BelcherIn March 2024, the CSLA, in approving this guide, also approved a motion which commits to using SMART objectives in every aspect of its operations, whenever possible, such as the Strategic Plan, in setting performance goals for staff and in the action plans of the working committees. It is intended to provide a clear and systematic approach to goal setting, implementation, and evaluation. This structured framework contributes to the success and sustainability of efforts aimed at promoting justice, equity, diversity, and inclusion within an organization.

Read the Guide here

With the Help of a LACF Research Grant, Kaari Kitawi Unveils a New Series of Videos Highlighting Black Design Professionals in Canada

The recent events in the US and the agitation for justice and equality by the Black Lives Matter movement has forced every profession and organization to re-examine how their practices may have contributed to the discrimination and the exclusion of Blacks, Indigenous, and People of Color (BIPOC).  One such issue is the low university enrolment of BlPOC students, particularly Black and Indigenous, in architecture, landscape architecture, and planning programs. With the help of a LACF grant, Kaari Kitawi used storytelling through digital media to reach out to high schoolers by featuring the career journeys of Black professionals in Canada in the fields of architecture, landscape architecture, and planning.  

Learn more

National JEDI Committee

CSLA: Lina Al-Dajani (Chair), Vanessa Jukes (Board Champion), Michelle Legault (Executive Director), Hope Parnham (Manager, Advocacy and Strategic Affairs)
LACF: Christine Abe
BCSLA: Teena Ajula, Jeryn Mackey
APALA: Angela  Morin
SALA: Dominique Clincke
MALA: Desiree Theriault, Michaela Peyson
OALA: Gail Schillingford, Karen Liu
NWTALA: Margaret Ferguson
AAPQ: Tracey Hesse, Bénédicte Simard
AALA: Will Packolyk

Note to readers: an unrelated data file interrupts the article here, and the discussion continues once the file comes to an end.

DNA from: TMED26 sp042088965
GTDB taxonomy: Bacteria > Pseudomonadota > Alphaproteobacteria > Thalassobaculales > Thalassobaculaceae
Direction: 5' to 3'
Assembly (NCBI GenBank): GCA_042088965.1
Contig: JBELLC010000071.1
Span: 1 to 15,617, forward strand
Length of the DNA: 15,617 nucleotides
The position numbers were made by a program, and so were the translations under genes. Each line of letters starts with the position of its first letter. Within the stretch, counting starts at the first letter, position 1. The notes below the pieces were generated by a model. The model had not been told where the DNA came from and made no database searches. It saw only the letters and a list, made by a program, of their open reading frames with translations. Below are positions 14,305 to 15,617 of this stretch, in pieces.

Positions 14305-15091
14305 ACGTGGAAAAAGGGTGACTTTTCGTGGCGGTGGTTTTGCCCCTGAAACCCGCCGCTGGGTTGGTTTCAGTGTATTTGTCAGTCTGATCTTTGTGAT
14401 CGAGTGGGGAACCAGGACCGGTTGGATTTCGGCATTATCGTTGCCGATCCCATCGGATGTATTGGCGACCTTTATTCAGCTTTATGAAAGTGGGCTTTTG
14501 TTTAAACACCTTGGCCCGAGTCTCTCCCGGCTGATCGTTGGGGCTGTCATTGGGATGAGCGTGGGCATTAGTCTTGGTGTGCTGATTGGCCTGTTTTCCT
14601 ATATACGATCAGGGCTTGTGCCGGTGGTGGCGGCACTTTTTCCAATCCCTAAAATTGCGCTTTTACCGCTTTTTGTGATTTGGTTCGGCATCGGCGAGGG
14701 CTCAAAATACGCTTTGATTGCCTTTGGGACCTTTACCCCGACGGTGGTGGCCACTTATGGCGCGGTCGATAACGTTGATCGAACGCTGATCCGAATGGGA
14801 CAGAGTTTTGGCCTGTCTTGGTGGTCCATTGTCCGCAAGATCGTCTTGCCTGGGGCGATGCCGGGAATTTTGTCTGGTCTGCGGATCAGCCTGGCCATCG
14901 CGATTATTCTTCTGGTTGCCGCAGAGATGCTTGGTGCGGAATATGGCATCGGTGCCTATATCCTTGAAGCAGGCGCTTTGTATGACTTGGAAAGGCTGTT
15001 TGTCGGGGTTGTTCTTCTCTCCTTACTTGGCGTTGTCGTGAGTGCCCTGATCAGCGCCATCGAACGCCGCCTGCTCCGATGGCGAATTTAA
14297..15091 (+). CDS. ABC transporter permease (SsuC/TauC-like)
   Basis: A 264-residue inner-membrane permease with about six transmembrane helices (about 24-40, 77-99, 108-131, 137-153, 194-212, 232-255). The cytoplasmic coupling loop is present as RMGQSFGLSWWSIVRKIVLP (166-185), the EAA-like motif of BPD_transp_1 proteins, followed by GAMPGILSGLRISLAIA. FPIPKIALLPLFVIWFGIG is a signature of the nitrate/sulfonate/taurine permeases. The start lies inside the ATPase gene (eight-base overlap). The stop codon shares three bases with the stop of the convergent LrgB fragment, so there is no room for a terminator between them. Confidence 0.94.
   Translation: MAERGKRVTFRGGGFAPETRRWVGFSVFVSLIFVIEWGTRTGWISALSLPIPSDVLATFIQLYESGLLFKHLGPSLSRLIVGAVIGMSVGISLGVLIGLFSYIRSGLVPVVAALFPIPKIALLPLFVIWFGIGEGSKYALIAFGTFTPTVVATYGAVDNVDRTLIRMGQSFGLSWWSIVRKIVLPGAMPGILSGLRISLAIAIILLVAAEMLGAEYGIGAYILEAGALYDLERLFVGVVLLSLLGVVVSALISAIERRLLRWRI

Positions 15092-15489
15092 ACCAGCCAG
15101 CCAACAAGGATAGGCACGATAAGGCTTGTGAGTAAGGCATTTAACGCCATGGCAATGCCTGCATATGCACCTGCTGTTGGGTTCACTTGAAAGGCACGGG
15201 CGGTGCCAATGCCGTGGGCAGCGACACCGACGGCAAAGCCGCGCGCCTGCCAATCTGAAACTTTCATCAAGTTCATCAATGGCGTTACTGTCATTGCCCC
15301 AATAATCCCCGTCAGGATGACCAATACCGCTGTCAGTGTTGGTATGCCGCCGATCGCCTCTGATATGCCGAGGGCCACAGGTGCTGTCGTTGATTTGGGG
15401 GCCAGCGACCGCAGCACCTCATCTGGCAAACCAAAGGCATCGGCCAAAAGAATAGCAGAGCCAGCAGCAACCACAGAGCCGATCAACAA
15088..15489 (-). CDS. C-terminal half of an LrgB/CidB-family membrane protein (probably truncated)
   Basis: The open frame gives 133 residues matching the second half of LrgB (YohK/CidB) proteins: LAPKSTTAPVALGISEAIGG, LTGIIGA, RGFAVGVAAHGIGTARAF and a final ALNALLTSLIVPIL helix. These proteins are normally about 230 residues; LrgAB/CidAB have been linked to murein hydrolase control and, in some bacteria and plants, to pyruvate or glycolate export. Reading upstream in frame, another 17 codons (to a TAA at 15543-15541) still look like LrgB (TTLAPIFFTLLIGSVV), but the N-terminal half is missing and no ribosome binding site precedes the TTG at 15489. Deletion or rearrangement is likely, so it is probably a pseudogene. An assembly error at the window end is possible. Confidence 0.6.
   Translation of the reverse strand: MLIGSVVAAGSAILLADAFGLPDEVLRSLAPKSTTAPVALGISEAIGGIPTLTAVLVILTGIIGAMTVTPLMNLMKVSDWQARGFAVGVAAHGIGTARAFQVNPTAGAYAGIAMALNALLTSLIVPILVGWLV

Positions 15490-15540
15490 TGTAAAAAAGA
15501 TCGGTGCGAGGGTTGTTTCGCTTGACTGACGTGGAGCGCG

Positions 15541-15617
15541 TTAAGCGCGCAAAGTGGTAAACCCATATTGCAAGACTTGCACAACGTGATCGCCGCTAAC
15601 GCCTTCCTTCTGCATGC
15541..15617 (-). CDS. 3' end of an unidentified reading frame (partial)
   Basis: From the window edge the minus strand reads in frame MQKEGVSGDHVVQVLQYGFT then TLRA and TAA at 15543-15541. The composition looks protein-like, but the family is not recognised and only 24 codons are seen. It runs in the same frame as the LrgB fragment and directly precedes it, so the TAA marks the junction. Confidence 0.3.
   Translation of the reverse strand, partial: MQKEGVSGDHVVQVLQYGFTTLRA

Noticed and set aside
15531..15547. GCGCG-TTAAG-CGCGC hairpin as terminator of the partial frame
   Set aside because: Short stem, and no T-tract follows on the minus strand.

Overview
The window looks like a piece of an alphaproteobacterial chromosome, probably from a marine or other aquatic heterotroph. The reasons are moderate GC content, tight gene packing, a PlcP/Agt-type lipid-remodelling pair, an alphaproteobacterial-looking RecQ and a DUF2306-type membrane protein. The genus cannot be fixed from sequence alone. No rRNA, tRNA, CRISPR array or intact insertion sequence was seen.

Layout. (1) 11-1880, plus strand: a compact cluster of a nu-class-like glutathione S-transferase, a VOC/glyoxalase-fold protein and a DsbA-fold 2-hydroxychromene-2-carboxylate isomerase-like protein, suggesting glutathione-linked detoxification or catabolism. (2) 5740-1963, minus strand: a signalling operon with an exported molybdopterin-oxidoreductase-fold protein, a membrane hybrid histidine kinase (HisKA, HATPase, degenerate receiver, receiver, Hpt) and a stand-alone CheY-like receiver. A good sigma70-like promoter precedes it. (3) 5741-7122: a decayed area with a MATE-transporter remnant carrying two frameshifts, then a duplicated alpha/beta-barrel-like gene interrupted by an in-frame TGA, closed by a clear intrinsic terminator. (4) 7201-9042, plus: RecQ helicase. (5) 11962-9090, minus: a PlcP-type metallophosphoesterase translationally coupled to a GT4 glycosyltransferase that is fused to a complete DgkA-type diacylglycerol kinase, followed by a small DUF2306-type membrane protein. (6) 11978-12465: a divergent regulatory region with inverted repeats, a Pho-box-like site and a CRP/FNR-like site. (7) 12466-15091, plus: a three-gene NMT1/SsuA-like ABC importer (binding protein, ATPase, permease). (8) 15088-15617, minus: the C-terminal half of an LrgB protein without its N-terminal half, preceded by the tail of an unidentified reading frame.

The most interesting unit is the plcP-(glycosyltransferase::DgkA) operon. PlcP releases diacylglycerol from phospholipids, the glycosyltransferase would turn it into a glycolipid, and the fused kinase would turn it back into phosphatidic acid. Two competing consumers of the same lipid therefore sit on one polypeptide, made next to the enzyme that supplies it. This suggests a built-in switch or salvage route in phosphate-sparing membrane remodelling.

NuALA: Cameron DeLong

Fellows Representatives

John George
Jill Robertson

Four action areas for this committee

  1. Raising Awareness: through various channels of communication, including social media, newsletters, magazines, etc. A good opportunity to spotlight equity-deserving professionals, exciting projects that centre equity in the work, or other issues around JEDI in the profession or in practice.
  2. Enforcing Accountability: reviewing the CSLA and component association values and codes of ethics, ensuring that there are effective frameworks in place to hold people accountable and deter members for engaging in discriminatory actions. This needs to be an easy to find resource for vulnerable employees to be able to point and feel supported by. Penalties relating a breach of the code of ethics should be made clear and a review process should be in place.
  3. Taking Action – Reducing Barriers: we need to better understand current barriers that deter people from pursuing landscape architecture as a viable career option, or that push members out of the industry over time. Some of what I’ve heard to date includes:
    1. Lack of representation in senior roles
    2. Lack of accountability / support from the system (goes back to #2)
    3. Financial constraints (school and membership fees)
    4. Time constraints (hours are too demanding)
    5. Lack of knowledge of LA as a career option or misunderstanding of what it means / entails
  4. Tools and Training Opportunities: coordination of training opportunities for work places as well as to benefit project work (seminars on equity-based design, for example), and continuing education points awarded for engagement in training activities. Other training courses could include how to engage the community, how to conduct demographics based research, etc.